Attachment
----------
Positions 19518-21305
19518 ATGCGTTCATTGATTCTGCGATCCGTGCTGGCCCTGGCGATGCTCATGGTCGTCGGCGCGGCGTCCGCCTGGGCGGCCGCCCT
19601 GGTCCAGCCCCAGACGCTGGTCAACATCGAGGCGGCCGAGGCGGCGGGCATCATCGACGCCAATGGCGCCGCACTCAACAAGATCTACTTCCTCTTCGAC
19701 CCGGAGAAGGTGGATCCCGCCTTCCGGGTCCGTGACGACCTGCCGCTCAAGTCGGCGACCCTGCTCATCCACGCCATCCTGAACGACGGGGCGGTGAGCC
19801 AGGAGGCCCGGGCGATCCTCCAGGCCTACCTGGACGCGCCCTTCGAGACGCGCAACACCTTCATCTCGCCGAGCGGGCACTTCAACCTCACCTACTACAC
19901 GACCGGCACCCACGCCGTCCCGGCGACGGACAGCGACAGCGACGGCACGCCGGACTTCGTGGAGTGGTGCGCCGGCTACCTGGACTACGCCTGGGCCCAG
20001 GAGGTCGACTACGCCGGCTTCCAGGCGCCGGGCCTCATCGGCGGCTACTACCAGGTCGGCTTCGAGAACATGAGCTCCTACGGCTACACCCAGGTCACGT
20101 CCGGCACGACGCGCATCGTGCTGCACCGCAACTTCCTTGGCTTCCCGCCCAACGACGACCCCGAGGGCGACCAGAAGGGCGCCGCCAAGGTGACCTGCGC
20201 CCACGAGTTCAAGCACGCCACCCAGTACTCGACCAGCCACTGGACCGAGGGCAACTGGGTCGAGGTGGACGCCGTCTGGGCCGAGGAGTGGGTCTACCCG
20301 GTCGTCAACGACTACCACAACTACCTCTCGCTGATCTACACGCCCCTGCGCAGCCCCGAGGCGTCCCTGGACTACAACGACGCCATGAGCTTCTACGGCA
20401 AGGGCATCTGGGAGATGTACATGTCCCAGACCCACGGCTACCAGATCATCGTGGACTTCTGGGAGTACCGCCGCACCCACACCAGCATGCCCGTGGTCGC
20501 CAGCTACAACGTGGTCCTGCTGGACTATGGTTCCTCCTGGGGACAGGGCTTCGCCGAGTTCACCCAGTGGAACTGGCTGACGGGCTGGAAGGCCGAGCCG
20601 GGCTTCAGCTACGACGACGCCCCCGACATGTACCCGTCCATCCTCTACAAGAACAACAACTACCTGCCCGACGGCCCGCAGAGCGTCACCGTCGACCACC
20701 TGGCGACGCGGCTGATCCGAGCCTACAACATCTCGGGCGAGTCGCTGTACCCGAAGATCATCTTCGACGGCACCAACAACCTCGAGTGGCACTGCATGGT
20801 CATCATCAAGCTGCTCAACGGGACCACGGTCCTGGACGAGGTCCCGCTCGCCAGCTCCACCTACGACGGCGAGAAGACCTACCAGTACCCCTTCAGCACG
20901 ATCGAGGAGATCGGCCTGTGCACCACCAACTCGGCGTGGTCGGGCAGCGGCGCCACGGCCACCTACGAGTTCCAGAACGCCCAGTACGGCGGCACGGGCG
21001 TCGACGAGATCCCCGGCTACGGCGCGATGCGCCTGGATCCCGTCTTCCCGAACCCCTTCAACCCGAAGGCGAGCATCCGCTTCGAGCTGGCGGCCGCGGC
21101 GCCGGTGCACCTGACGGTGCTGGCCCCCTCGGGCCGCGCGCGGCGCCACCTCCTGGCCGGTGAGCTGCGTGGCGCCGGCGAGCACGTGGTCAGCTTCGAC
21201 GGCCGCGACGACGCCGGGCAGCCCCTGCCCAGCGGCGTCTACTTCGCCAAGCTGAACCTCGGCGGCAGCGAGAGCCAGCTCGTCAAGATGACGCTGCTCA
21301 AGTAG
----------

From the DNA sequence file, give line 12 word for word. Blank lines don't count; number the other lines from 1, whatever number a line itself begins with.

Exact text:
20501 CAGCTACAACGTGGTCCTGCTGGACTATGGTTCCTCCTGGGGACAGGGCTTCGCCGAGTTCACCCAGTGGAACTGGCTGACGGGCTGGAAGGCCGAGCCG